I stopped at the local Tim Hortons last weekend asking if they could fill my reusable coffee cup.
They said no, they couldn’t refill while pointing to a new sign on their counter from corporate headquarters saying that in an attempt to provide for the safety of their customers, they will not refill reusables while the coronavirus still posed a threat.
I had just sanitized my cup but the only one they could serve coffee in was the plastic lined ones with the plastic lids that are not compostable. You know, the ones that you find as litter all over town and that fill the landfill and contribute to health hazards of another kind.
I’m not sure what bothered me more, the hypocrisy of Tim Hortons’ failure to address the environmental hazards their products pose at the landfill or their mistaken attempts to stop the spread of the virus which is fear mongering at best.
We are all familiar with their plastic iced cappuccino cups that fill their garbage cans everyday during the spring and summer and those cups end up by the thousands in the dump or on the land where they are buried contributing to air, water and land pollution. If you ever speak to the managers of some of these outlets, they say their hands are tied by head office.
That which ends up in the landfill, as we all know by now, break down into minuscule microplastics contaminating water, wildlife and eventually our bodies contributing to liver, kidney and heart disease.
On the second point, I think we have to be careful about the mounting problem we have with promoting fear about the coronavirus. A story on CBC news Sunday night said that in their attempts to keep seniors safe, some senior centers in Vancouver were limiting visiting privileges.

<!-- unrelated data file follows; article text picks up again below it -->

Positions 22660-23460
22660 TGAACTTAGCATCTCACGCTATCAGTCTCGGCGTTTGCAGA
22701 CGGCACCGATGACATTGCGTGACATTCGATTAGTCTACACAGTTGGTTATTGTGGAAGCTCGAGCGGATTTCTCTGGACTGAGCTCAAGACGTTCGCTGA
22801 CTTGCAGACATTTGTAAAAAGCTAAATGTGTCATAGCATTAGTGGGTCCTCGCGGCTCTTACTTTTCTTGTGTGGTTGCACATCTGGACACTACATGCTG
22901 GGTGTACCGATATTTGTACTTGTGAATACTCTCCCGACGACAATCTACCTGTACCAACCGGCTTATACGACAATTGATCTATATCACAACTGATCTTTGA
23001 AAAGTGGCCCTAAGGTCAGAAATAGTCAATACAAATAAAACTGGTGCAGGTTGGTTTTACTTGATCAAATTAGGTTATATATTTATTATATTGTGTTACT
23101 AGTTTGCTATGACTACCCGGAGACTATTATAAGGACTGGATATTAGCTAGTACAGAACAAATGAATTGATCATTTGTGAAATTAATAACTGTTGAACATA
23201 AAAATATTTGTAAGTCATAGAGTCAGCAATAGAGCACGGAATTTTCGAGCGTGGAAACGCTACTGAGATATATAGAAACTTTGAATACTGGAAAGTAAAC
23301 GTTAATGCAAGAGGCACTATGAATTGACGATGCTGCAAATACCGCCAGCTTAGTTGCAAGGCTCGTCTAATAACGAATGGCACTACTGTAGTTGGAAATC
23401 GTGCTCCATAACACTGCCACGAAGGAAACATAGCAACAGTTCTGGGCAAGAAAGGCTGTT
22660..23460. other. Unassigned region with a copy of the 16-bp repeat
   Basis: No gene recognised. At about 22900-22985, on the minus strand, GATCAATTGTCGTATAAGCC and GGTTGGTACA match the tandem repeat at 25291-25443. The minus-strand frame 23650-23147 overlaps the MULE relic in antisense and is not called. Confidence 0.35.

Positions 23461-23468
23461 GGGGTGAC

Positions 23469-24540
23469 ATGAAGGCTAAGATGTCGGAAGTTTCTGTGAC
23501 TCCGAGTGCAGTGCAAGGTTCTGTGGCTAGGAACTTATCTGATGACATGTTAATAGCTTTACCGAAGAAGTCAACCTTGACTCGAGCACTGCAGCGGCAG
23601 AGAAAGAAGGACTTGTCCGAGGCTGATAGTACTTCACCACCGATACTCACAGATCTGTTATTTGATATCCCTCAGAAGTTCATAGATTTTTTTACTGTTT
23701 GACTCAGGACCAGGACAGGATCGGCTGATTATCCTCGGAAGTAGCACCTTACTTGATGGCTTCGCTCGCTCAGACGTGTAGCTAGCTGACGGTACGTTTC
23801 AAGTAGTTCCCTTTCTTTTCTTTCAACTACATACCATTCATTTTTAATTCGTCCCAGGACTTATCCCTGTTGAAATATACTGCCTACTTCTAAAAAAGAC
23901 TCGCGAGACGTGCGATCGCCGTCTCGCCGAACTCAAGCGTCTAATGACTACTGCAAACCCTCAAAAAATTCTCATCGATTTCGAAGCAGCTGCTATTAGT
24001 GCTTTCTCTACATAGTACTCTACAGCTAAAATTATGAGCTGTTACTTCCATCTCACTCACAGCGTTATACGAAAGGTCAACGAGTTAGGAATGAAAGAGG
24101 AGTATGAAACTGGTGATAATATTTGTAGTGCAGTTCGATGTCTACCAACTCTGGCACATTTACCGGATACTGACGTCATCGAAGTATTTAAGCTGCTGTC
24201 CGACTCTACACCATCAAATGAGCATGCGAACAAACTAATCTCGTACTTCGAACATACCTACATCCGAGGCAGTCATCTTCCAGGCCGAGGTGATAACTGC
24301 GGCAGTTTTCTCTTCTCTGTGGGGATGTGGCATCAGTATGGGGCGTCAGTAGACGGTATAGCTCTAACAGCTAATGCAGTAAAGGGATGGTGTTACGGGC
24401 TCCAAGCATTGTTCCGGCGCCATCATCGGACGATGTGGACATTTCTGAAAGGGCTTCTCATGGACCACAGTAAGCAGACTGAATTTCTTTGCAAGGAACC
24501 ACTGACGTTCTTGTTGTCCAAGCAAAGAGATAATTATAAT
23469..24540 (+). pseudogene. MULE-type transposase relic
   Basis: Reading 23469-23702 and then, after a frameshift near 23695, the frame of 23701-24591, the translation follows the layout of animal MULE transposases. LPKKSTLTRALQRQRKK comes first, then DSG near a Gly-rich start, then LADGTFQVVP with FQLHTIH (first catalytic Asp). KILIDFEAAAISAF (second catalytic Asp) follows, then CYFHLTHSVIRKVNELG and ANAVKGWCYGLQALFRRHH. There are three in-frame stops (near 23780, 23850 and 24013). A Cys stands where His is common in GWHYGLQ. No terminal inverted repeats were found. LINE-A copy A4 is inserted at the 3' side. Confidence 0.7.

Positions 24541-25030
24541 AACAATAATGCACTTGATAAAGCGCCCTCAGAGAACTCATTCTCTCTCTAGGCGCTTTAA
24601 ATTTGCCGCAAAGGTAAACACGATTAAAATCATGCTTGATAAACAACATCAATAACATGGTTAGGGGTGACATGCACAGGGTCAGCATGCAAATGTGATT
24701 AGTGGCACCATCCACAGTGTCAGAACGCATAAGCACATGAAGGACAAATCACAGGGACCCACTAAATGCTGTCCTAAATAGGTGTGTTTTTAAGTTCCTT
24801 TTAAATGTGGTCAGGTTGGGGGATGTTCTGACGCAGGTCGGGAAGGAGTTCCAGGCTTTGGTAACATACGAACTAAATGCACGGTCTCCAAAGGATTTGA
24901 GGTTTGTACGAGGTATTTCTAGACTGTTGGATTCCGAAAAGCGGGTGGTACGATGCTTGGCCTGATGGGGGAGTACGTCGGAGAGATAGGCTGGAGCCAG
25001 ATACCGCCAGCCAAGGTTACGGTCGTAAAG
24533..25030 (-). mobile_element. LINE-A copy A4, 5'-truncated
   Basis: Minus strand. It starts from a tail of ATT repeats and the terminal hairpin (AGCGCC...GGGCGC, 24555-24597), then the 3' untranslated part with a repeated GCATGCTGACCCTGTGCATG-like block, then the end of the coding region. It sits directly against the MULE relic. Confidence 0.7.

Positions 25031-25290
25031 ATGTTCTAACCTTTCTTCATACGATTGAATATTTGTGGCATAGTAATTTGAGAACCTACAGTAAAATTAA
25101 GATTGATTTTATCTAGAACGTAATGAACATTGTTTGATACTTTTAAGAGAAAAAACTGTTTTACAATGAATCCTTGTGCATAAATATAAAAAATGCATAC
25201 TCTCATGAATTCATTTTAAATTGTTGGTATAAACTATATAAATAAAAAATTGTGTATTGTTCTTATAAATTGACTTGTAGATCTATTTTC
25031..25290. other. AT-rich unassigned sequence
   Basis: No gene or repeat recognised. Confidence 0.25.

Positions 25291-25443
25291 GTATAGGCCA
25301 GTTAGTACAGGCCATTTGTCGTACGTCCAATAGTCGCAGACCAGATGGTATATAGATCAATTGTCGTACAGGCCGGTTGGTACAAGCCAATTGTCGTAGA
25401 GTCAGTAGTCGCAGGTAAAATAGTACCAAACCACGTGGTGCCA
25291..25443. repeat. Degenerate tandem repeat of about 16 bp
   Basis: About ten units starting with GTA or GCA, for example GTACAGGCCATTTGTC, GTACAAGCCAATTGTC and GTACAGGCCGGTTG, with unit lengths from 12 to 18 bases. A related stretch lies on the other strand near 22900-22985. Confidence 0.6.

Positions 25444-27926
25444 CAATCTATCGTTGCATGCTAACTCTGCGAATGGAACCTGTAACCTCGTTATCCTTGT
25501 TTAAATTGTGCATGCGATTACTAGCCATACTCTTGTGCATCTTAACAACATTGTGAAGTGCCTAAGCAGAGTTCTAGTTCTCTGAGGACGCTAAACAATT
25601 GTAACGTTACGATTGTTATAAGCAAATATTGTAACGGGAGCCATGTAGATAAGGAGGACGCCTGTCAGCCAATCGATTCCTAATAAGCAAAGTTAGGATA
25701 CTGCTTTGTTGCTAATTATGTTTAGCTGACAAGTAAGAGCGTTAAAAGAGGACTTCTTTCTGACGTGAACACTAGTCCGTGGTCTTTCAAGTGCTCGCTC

However, the seniors’ advocate interviewed said that doing that further contributed to the social isolation experienced by one of the groups that already suffers from loneliness to the detriment of their mental and even physical health. This extra precaution could very well contribute to this downward spiral.
Further, I’m sure many of us saw the woman interviewed in another CBC newscast who, when asked why she was buying so much toilet paper, said she saw others stocking up so thought she should too. Herd mentality goes hand in hand with fear mongering.
Doctors are telling us that the only items we should be stocking up on is a two week supply of necessary prescription drugs and enough food for that same period just in case they are quarantined. That’s it. When people hoard based on unreasonable fear, that could mean that there will not be enough food or other essentials to meet the needs of the vulnerable and food banks faced with the growing shortfall of badly needed supplies.
When fast food companies say they will not refill your reusable cup because of their concern about your health, that is a commercial gimmick designed to earn a false sense of trust.
We are literally supporting industries that are killing us and making no attempt to stop them.
To their credit, before they decided to stop refilling reusables, Tim Hortons was going to give away a limited number for free as an expression of its concern for the environment. Let’s hope other fast food outlets follow suit. And I guess we should show some appreciation of the effort to express concern for customers, health by refusing to refill reusables – even if their thinking is misguided.
The bottom line is, if they truly cared, all fast food outlets would install sanitizers and insist on metal reusables for everything – just like the good old days before plastic became our nemesis.
In the meantime, it is contingent on all of us to put pressure on these companies to be more responsible since their practices are customer driven. This is not just about the coronavirus, it’s about the health of the planet and a reflection of our own caring attitudes to those generations that will follow.
We can do better. We can demand more. We can act on behalf of those we are protecting this planet for – and that is not just ourselves.
Postscript: Be the change.